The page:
Committee members not only have the opportunity to provide their expertise, but be a part of the team to make it happen. We now have four subcommittees, each made up of 6-7 individuals, researching and working on topics ranging from storage requirements to disaster relief procedures. All groups made their presentations to the entire committee on September 16, 1997. The recommendations were submitted in final form to the entire committee for consideration September 25.
As we work toward a common goal of good records management, we have to remember that transition is not always easy. It has taken and will continue to take commitment, lots of communication, and most of all, teamwork to make it successful.
Certain water districts which we represent have been created by the Texas Natural Resource Conservation Commission (or its predecessor, the Texas Water Commission) but have not yet held a confirmation election, as required by the Texas Water Code. Accordingly, it has been our position that these districts have not yet been "established" and that these districts have one year from the date of the canvassing of the results of the confirmation election to comply with Section 203.047, Local Government Code. We would appreciate your advice as to whether you agree with our position.
In effect, Section 203.047, Local Government Code, requires that a local government established after September 1, 1989, shall appoint a records management officer; adopt a records management program by ordinance, order, or resolution; and either file records control schedules, adopt commission schedules, or declare that all records will be retained permanently within one year after the date of its establishment.
Since the first two of these duties requires action by the governing body, it seems to us that "establishment" of a water district dates from the canvassing of the results of the election of the permanent governing body, which includes confirmation by the electorate that the district will be established.
We think there is a difference between "creation" and "establishment." The Texas Natural Resource Conservation Commission or the Legislature creates districts by order or statute, subject to the approval of the electorate. If the voters approve and elect a permanent board of directors, then the district begins to operate as a local government.
The classic and most historical example we can offer concerns counties. Many Texas counties, especially those in west Texas, were "established"—by the election of their first commissioners courts and other elected county officers—years after their creation by the Legislature. Ector County, for example, was not established until 20 years after its creation.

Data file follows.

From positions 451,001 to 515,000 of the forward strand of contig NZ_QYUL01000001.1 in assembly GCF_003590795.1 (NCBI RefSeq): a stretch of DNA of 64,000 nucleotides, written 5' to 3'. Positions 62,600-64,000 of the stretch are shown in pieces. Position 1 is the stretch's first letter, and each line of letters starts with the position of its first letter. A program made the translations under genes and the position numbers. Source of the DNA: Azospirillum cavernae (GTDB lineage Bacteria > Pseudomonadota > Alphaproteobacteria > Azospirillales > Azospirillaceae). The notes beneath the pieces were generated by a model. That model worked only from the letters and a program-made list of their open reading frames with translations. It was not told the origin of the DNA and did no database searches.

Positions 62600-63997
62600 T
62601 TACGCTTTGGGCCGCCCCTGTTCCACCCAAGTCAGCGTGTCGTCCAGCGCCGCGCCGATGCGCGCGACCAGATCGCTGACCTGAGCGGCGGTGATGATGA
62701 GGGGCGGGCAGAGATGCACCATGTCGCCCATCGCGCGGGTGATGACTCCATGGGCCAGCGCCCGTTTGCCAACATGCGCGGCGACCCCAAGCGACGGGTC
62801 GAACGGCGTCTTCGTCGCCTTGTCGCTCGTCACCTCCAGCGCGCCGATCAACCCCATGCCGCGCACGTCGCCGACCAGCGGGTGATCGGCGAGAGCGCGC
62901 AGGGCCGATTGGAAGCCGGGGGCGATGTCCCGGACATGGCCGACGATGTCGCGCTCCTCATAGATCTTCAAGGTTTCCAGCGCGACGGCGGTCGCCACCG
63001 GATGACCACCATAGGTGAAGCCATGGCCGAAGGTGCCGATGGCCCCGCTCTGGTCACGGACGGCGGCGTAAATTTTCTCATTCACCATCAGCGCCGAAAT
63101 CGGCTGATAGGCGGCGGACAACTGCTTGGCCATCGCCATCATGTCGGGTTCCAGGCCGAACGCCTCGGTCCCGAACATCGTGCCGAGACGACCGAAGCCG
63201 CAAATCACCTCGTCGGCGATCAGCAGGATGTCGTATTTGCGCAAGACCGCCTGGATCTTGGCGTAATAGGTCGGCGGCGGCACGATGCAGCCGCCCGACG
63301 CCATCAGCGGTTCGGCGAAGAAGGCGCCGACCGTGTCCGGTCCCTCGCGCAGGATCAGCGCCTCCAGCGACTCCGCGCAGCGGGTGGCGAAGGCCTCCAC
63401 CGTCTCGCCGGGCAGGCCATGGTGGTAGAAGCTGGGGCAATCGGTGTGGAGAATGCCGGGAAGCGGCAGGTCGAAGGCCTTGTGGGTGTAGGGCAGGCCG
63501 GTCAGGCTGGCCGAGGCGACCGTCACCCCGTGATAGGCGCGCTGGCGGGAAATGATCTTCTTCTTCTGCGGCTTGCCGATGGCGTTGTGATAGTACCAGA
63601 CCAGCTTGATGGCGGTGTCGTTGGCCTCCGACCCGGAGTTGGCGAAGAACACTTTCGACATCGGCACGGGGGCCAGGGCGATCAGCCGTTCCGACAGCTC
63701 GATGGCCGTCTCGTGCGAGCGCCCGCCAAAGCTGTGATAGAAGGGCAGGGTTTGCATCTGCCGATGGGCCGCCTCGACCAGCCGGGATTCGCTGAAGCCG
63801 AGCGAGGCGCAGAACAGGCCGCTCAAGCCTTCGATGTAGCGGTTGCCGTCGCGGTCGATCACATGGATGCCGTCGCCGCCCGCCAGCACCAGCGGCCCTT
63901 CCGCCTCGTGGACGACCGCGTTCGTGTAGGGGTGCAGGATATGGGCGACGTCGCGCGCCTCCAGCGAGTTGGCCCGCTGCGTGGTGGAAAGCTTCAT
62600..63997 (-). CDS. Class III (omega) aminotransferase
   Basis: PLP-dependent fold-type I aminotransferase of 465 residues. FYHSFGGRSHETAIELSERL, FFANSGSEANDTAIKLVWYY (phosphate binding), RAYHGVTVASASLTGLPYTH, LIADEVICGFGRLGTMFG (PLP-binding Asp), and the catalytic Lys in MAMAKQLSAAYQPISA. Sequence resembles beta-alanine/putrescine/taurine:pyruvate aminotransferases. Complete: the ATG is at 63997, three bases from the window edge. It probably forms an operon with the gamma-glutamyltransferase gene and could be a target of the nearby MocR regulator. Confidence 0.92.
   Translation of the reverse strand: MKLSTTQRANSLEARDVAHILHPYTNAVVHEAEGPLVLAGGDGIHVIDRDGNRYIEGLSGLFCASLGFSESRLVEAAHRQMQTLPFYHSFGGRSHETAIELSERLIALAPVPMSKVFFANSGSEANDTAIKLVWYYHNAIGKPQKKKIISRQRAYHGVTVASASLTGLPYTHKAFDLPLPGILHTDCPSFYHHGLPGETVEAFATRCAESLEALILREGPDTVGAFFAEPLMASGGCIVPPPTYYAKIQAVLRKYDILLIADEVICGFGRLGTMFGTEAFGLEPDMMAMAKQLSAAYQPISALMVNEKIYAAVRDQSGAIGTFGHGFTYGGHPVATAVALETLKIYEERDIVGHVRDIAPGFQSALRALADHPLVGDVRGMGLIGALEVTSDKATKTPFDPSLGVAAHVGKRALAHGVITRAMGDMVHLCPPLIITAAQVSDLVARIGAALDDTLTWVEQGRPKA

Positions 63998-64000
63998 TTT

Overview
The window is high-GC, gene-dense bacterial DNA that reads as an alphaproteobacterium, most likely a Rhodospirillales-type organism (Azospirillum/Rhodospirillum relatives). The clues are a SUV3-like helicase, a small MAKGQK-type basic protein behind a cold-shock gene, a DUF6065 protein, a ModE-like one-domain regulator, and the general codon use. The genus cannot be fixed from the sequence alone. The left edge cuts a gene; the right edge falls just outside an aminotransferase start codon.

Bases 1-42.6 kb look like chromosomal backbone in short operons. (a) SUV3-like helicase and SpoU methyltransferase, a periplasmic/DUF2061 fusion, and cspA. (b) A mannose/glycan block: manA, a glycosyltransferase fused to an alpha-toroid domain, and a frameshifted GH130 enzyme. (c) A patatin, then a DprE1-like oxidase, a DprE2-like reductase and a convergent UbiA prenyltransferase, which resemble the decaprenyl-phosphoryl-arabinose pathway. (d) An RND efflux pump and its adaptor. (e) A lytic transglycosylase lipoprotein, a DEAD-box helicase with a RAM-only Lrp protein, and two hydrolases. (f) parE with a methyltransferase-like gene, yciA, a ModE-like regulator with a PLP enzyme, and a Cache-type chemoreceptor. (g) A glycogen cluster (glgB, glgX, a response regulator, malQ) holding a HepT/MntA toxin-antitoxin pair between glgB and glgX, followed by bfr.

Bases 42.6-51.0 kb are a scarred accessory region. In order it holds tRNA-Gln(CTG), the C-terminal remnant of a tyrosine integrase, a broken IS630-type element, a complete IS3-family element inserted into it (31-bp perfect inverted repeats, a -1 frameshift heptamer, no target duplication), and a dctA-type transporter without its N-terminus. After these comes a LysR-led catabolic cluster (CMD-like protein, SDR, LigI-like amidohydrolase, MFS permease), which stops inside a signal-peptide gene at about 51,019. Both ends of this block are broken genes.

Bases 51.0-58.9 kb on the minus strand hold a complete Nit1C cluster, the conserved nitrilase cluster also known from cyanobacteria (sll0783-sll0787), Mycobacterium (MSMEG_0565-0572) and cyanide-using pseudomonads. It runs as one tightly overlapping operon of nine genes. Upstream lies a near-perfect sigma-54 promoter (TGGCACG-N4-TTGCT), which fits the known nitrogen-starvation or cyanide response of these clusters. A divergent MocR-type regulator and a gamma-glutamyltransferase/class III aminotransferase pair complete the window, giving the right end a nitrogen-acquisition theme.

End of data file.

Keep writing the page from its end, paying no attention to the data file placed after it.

Dr. Robert S. Martin, director and librarian of the Texas State Library and Archives Commission, announced in January his appointments to the Local Government Records Committee for terms beginning February 1, 1997 and ending January 31, 1999.
All but two of the committee, Shirley Maples and Jerry Marza, are reappointed from the previous committee. By law, the Local Government Records Committee must approve administrative rules affecting local government records before the Texas State Library and Archives Commission can adopt them. In addition to the ten members listed, the Attorney General and the State Comptroller of Public Accounts or their designees also serve on the committee. We encourage you to contact the members of the committee to express your suggestions or concerns relating to the management of local government records.
Members of the committee are:
Rebecca L. Brewster
Town of Van Horn
P. O. Box 517
Van Horn, TX 79855
Nueces County Appraisal District
201 North Chaparral
Corpus Christi, TX 78401
The Honorable Hector Enriquez, Jr.
El Paso County
500 E. San Antonio
El Paso, TX 79901
Lipscomb County Appraisal District
P. O. Box 128
Darrouzett, TX 79024-0128
Records Management Officer
P.O. Box 340
Blanco, TX 78606-0340
Barry J. Schneider
Fort Worth ISD
100 N. University
Fort Worth, TX 76107-3010
Franklin County Water District
PO Box 559
Mt. Vernon, TX 75457-0059
General Manager Zavala-Dimmit Counties
Water Improvement District #1
PO Drawer 729
Crystal City, TX 78839-0729
Records Management Officer
Galveston, TX 77550
City of Luling
PO Box 630
Luling, TX 78648-0630
Derived with permission from the STATEMENT newsletter, January 1997 issue, published by the Texas Comptroller of Public Accounts.
A geographic information system (GIS) is a powerful computer tool that coordinates the location of and information about structures, things and people.
Uses of GIS data in the public sector involve property appraisal, 911 service, transportation routes and emergency plans. Uses in the private sector include business planning, advertising and marketing. Public information officers are asking what to charge for requests of electronic GIS data developed at taxpayers' expense.
House Bill 1718, passed by the Texas Legislature in 1995, set out a temporary section to authorize cities to determine charges for copies of their GIS data. The section also directed the General Services Commission (GSC) to conduct a study with representatives from the Geographic Information Systems Planning Council, county and city officials and other interested parties.
GSC assembled a committee with representatives from state agencies, cities, the state legislature, associations and private companies. The committee held seven meetings and found its members had varied opinions on how to treat GIS data and what charges to use to recover costs.
The committee was split on two main schools of thought, and the final report included both viewpoints. One viewpoint was that GIS data is like any other public information and should remain in the public domain without any restrictions.
These committee members believed that the Legislature should not treat requesters of GIS data differently based on their intended use of the data and should allow for reasonable charges currently developed by GSC.
The second viewpoint was that GIS data was different because of the higher cost of acquiring and maintaining the systems. These committee members wanted the Legislature to make permanent the temporary section of the Public Information Act, which authorizes cities to set charges at their discretion for copies of GIS data.
GSC decided to accept the proposals of the first viewpoint in its report.